Every morning during sunrise dozens of dolphins gather around for breakfast just offshore of Lovina beach. The dolphins are one of Lovina’s major attractions and if you are there, you should definitely go and see them. Throughout the day there are many boatmen in Kalibubuk looking for people to take on a dolphin tour.
Lovina is a relatively new name coined in the 1950s by the late king of Buleleng (Buleleng Regency) Anak Agung Panji Tisna, with a good eye for future tourism-based development. It started with small lodge built on his own land and named Lovina. After going through struggle of ups and downs, finally the community accepted the presence of Lovina.
Now even, for the sake of tourism, Lovina used for the name of seven traditional villages, which all slightly merge into one on a ten kilometer stretch of the main road which hugs the north coast to the west of Singaraja: Temukus, Kalibukbuk, Anturan, Pemaron, Tukad Mungga, Banyualit and Kaliasem. Kalibukuk is the main hub of this area and is often thought of “Lovina town centre”.
The whole stretch of coast here is fringed by quite narrow black sand beaches, which are accessed by a multitude of small lanes which run perpendicular to the east-west coast road. The beaches are generally safe for swimming, and the waters of Bali’s north coast, in direct contrast to the crashing surf of the south, are relatively calm.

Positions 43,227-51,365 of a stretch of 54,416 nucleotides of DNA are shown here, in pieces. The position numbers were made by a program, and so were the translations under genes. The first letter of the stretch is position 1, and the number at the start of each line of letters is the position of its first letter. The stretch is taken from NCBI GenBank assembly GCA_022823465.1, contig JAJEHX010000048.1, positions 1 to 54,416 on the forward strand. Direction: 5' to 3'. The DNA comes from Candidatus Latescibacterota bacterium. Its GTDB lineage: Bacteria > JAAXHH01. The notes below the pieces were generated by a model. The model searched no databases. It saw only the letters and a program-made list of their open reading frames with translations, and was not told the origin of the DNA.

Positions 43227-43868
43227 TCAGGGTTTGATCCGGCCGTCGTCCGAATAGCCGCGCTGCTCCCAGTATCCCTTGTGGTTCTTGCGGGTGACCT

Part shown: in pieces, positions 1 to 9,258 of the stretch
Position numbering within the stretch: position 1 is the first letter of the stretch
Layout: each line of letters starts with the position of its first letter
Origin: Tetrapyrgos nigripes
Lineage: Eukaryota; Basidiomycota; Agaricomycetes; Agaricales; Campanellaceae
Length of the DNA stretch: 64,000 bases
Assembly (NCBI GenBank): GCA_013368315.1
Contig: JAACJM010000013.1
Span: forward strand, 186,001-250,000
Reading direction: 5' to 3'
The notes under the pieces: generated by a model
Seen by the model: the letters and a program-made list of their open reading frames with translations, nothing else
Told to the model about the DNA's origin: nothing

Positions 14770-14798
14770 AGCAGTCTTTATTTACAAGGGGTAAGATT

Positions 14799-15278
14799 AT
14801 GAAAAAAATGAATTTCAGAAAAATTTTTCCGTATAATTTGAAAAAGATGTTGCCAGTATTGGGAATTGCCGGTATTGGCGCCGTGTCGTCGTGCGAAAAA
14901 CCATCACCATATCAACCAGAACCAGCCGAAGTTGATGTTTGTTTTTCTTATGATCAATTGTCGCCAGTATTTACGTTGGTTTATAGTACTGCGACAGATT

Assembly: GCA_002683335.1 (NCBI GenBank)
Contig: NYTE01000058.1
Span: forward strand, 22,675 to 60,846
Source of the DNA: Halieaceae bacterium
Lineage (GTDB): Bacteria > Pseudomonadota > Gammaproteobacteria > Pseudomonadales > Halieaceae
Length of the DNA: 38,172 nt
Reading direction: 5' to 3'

Diving, snorkelling and dolphin watching are the main activities, but perhaps above all else, this is an area in which to relax and take in a very slow, traditional pace of life. It can get a little crowded in July and August, but outside that peak season, this is a quiet part of the island.
Lovina’s black sand beaches are quite lovely and lend themselves well to exploration on foot at a leisurely pace. The sea is very calm here and is safe for swimming. The feeling on the beaches is one of laid-back tranquility with small, colourfully decorated traditional outriggers called perahu dotted along the shoreline. These are a reminder that you are in a traditional fishing community.
There are a few hawkers, but nothing like as many as on the southern beaches, and this is as good a place as any in Bali to explore quiet beaches at your own pace. At the highest of tides the beaches can get a little difficult to traverse in places, so it is best to time your walks for a falling tide.
Be aware that many of the ‘black sand’ beaches (particularly in the central area) are an unappealing dirty brown with significant amounts of plastic rubbish.
Dolphin sighting trips every morning start at 06.00am. These leave the main beaches each morning at dawn, and have mixed reviews as the boats tend to outnumber the dolphins. It can though still be an enjoyable ride, and if you do find a pod of dolphins it is of course very worthwhile. The price is fixed by the local boatmen’s association, If you are in a group, ask about chartering your own private boat.
Photo Gallery Dolphin Lovina Beach
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